After a month-long hibernation, the hockey universe swung into action over the weekend. World champions Belgium received a sobering welcome back on field, with Spain staging a last-minute comeback to beat them on penalties in the first match of the Pro League – the newest tournament in the international hockey federation’s (FIH) bouquet.
Pakistan, in their pursuit of an Olympic berth after missing out in 2016, announced nearly a dozen changes to their World Cup squad, as they prepare for a nomad’s life over the next six months. In the coming weekend, Britain, Argentina, New Zealand and the Netherlands will join the Pro League bandwagon, which moves to the Southern Hemisphere.
Every nation has moved on. Except India. They don’t have a coach. The players don’t have an idea if they are in or out of the team. And there are no matches scheduled, at least till March. The women’s team, too, doesn’t have much lined up. But the stability in the coaching staff has ensured they have a relatively busier schedule.
The lack of competitive games is a self-inflicted problem, given it was Hockey India which voluntarily opted out of the Pro League. However, as the tournament got underway, the magnitude of the federation’s self-goal has dawned upon many. It turns out skipping the Pro League has not just robbed India of weekly matches – home and away – against the world’s best teams, it has also made the Road to Tokyo a tricky one, especially for the women’s team.
Olympic qualification system for hockey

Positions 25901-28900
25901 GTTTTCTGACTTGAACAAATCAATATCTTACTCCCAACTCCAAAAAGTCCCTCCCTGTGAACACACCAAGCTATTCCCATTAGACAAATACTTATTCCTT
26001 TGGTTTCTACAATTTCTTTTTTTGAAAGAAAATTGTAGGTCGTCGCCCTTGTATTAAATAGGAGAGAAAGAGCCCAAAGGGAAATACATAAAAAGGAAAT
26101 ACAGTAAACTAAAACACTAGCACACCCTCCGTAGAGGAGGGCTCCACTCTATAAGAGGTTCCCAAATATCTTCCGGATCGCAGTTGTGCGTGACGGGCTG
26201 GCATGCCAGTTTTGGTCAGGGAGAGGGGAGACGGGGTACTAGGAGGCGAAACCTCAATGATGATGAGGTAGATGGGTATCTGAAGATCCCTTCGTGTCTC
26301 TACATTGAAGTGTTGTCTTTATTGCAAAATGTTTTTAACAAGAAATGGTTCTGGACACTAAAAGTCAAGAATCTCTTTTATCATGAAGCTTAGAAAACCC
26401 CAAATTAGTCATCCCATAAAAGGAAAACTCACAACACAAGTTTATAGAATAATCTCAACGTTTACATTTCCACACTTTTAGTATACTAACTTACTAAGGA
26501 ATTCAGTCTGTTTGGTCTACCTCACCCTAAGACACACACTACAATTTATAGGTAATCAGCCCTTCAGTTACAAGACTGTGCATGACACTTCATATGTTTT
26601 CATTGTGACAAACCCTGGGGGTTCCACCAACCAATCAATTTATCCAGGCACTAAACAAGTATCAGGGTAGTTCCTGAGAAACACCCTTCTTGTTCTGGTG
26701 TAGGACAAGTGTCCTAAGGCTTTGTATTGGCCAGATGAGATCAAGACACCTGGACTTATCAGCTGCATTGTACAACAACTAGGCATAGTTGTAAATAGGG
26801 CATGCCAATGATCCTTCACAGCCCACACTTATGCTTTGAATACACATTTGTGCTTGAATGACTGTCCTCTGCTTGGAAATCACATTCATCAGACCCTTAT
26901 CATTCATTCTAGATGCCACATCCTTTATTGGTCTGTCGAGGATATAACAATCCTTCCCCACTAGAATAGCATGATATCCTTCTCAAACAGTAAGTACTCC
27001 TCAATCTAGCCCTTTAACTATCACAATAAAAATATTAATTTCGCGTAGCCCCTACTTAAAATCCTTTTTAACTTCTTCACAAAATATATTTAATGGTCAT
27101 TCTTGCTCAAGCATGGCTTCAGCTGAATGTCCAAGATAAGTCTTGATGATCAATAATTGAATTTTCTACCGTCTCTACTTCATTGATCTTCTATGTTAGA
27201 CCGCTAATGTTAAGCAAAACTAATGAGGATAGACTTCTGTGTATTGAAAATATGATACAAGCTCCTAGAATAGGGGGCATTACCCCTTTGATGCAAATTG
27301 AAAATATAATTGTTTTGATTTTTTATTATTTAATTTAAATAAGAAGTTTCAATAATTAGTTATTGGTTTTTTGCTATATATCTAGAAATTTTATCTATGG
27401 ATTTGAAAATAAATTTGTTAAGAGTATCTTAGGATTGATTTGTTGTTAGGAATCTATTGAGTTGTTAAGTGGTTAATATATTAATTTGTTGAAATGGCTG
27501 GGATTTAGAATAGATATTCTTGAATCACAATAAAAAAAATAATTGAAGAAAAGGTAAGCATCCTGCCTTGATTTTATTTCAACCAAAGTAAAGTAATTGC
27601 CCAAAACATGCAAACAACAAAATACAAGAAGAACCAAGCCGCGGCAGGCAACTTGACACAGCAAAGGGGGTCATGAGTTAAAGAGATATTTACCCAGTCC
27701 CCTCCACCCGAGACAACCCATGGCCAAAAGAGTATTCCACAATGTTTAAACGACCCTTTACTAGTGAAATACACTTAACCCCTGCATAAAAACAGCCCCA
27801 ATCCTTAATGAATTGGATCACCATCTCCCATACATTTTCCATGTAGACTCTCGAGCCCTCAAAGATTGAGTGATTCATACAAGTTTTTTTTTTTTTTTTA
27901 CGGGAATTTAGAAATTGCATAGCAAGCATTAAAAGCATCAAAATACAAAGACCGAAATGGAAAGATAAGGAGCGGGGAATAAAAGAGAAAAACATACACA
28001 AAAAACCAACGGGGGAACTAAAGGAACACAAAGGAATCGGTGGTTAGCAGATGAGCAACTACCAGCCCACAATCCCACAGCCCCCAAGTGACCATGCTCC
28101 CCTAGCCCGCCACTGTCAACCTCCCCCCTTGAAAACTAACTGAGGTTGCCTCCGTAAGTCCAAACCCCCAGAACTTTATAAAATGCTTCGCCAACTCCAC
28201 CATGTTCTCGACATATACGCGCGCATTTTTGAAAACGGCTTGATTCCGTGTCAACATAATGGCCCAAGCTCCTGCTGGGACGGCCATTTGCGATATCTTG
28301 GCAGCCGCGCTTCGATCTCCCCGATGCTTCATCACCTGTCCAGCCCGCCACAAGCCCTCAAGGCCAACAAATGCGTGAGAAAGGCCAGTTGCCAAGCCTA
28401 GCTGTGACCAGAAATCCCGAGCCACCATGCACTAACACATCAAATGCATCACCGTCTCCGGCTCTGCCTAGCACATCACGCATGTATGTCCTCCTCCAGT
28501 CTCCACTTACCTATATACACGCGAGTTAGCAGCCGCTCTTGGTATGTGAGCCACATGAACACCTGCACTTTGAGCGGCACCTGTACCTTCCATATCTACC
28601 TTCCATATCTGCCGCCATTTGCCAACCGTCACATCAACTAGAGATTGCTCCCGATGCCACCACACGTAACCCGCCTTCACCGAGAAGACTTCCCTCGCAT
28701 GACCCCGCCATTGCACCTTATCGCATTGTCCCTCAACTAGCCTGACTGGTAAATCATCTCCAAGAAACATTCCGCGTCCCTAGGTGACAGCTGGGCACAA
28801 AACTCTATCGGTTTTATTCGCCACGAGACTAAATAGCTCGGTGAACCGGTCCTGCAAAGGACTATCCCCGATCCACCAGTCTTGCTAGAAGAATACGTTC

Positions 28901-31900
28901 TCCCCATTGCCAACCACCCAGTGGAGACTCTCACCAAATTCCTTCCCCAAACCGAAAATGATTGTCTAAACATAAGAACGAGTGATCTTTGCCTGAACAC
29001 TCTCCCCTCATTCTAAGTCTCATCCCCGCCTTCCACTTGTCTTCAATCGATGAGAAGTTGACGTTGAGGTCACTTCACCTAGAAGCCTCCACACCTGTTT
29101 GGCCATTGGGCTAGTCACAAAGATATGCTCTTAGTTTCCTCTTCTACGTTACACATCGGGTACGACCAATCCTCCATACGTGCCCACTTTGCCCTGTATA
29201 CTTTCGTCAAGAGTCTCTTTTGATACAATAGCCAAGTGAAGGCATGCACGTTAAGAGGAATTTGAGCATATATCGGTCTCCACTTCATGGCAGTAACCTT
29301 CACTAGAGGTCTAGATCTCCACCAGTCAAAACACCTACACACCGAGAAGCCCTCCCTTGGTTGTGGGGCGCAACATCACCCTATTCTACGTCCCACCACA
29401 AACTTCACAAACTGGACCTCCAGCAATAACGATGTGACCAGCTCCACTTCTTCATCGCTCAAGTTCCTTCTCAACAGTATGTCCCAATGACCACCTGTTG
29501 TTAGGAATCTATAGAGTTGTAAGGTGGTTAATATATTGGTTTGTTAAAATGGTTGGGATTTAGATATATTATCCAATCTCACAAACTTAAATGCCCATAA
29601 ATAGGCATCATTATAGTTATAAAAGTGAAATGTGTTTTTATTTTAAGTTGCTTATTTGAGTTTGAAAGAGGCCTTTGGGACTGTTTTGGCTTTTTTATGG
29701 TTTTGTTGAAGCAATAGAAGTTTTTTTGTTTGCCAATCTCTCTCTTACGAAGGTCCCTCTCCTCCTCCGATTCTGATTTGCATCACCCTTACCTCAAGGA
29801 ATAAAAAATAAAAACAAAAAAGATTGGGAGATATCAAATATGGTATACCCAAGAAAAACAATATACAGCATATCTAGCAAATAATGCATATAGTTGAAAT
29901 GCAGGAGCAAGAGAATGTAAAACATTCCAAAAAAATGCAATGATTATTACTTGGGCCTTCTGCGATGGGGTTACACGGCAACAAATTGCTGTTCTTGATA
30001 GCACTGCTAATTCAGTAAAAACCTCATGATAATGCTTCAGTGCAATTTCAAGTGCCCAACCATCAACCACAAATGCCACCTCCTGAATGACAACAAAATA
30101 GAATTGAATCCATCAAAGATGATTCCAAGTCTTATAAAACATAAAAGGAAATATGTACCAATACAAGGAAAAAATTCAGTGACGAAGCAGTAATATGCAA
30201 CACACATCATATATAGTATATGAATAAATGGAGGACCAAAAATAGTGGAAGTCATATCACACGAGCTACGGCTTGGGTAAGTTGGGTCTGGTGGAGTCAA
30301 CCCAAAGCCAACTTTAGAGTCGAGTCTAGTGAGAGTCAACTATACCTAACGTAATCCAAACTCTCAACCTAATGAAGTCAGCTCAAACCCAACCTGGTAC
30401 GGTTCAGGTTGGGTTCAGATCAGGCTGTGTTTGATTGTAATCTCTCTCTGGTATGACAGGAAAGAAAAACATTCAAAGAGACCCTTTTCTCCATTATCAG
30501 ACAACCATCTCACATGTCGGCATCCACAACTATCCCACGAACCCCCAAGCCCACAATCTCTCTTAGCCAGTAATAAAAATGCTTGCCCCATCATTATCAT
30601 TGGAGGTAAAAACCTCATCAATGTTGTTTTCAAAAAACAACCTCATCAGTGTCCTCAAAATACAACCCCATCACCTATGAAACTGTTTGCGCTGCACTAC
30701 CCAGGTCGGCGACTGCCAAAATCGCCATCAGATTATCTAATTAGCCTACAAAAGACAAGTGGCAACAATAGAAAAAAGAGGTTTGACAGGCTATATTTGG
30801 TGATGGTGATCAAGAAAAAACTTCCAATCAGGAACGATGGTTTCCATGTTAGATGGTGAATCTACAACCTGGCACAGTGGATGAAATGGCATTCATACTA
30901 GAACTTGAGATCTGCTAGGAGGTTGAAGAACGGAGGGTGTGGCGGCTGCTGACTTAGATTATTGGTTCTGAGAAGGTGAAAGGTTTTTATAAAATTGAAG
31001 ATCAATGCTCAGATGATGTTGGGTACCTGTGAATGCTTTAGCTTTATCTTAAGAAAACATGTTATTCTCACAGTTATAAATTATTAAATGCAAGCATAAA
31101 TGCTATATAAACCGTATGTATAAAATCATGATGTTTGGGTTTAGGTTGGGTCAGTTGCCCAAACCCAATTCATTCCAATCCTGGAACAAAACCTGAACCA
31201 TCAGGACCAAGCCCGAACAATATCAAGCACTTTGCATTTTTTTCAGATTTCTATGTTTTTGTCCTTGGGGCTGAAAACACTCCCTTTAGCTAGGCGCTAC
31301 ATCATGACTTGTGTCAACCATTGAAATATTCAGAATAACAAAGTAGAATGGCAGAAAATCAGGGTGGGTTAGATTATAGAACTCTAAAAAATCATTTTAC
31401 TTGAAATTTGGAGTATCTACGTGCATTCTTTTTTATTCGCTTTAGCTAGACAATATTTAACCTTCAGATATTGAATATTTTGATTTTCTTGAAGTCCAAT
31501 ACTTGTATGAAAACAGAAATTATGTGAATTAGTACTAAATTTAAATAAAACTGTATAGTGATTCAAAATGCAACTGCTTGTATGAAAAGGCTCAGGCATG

Twelve teams will compete in the hockey events of the Tokyo Olympics. Five continental champions will get direct Olympic berth. For the remaining seven spots, 14 teams will compete in a qualifier, scheduled to be held in October and November. Teams who will play the qualifiers will be: the top 4 sides from the 9-team Pro League, top 2 from the three FIH Series each, along with 4 highest-placed teams in the world rankings after the conclusion of continental championships. In case a continental champion finishes in top-four or top-two of Pro League and Hockey Series respectively, their spot will be awarded to the next highest placed team after the conclusion of continental championships. These 14 teams will feature in seven two-match playoffs. Both matches will be played at the home of the higher-ranked team. The overall winner of the playoff will qualify for the Olympics. The teams will be drawn as follows: the three highest-ranked teams will be drawn randomly to play the sides placed 12, 13 and 14 while the nations ranked from 4 to 7 will be pitted against those placed 8 to 11. So the challenge for India is to stay in the top seven of the world rankings to ensure they play a lower-ranked team at home. While it is a possibility for the men's team, currently ranked 5th, as they can accumulate enough points from the Hockey Series Finals to remain in the top bracket. The task will be tougher for the women, who are ninth in the world at the moment. Even if they win the Hockey Series Finals, they will still play catch-up with Pro League nations to stay in the top seven, when the teams for Olympic qualifiers are drawn.